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February 19, 2015


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Michael Risch

In 1817, Wirt reports that the speech was not transcribed, but that those present remember clearly those words, as they ended the speech. I'd post a link to the book, but that would put me in the spam filter.

I don't know if that's been debunked since, but I don't think it's fiction to use that account of the speech in a history class.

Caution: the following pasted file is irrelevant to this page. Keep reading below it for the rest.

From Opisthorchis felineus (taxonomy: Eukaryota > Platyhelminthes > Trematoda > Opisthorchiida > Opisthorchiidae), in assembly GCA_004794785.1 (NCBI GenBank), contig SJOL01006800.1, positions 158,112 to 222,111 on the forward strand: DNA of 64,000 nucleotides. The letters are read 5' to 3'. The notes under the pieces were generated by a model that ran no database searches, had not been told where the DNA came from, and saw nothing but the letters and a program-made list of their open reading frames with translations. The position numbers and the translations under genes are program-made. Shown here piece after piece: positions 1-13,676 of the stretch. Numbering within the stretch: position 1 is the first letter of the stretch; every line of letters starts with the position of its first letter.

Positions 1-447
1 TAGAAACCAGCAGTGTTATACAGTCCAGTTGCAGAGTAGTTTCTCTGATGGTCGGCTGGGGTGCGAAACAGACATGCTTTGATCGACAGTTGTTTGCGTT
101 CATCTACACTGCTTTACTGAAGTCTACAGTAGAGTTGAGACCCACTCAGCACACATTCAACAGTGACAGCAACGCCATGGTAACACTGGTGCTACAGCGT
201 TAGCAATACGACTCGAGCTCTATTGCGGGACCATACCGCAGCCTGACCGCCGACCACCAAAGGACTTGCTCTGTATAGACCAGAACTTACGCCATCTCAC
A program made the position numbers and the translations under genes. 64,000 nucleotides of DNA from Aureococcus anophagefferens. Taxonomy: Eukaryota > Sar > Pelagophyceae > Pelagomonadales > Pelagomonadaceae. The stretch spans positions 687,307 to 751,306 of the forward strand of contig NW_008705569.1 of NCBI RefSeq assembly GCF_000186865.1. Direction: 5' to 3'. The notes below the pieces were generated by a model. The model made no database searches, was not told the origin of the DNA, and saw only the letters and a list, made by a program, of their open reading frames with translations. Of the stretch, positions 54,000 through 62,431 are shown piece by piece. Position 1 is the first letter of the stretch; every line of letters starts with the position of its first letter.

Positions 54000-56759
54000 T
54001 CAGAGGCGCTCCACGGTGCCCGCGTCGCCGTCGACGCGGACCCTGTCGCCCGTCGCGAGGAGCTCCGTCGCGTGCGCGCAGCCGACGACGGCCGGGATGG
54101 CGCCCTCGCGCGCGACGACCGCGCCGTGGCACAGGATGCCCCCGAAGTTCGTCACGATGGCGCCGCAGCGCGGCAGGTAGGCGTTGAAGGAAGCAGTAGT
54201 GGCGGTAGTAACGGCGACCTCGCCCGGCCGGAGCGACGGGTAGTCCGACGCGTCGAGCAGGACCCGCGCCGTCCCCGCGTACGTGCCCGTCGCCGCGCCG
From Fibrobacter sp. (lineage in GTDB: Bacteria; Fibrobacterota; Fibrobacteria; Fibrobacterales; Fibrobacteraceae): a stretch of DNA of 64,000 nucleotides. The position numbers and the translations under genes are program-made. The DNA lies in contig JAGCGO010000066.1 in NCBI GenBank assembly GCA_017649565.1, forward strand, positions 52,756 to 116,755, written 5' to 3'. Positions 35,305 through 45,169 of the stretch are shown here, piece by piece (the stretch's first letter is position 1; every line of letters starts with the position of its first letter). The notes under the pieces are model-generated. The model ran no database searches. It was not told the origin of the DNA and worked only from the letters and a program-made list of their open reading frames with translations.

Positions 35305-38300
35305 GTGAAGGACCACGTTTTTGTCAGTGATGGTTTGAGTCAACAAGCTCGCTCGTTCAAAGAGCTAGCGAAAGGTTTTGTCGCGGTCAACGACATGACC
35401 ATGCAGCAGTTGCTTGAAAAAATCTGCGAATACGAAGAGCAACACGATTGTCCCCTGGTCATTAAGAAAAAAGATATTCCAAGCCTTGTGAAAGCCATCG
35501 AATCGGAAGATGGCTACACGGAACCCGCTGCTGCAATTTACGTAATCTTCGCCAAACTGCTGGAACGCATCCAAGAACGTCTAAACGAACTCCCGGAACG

Michael Risch

Trying the link separately:
p. 123

Orin Kerr

If it's published by the Yale Law library, it must be true:

Michael Risch

OK, nevermind - I see the view that Wirt made it up. Still worthy of studying, but I get the point that the type of study changes...

Al Brophy

Sure thing, Michael -- it's worth studying for what it says about how Americans in the nineteenth century thought about their history. At some point we'll be using this list of documents for what it says about how some people in the early 21st century conceptualized history, too!

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